In 2020, Nagy accepted an appointment as an assistant professor at the Chair of Electron Devices at FAU with a focus on applied quantum technologies; now he has been appointed head of the prestigious new Institute of Applied Quantum Technologies. During his research, Nagy creates quantum technologies of what is known as the second generation. First generation quantum technologies use quantum effects for applications such as semiconductor chips or magnetic resonance imaging (MRI). For second generation quantum technologies, however, we use what is known as quantum systems, such as photons or electrons,” the researcher explains. “Amazing technological advancements mean that we are now in a position to observe and make use of the properties of photons or electrons on the quantum level.”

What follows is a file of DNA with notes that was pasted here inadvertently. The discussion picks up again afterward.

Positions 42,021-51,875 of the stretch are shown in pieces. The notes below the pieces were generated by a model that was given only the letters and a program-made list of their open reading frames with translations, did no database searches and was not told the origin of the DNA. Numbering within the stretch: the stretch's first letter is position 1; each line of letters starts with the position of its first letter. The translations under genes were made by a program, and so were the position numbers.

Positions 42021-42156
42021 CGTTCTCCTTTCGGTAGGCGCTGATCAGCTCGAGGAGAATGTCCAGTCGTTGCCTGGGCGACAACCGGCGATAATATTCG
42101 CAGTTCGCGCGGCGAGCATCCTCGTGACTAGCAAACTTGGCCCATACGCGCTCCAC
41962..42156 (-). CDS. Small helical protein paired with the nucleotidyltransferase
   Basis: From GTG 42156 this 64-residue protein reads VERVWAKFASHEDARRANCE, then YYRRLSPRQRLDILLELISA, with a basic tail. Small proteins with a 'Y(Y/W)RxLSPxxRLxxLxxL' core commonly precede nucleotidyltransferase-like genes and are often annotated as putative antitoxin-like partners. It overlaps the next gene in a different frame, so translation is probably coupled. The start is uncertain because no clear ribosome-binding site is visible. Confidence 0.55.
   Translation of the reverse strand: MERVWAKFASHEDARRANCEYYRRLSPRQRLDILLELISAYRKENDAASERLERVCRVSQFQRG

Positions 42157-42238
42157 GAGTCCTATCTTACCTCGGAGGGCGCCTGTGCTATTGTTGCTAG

Applications focus on three areas. “Quantum sensors can be used to measure physical quantities such as magnetic field, temperature or electric field. The relevant applications are sensitive enough to be able to measure the magnetic field of an individual atom, opening the door to a wide range of possible applications.” A number of projects are underway in, for example, the automotive industry, where quantum sensors are integrated in vehicles in order to monitor specific parameters, for example in self-driving vehicles or engine control units or to replace traditional sensors in engines.

Nuclear spins in silicon carbide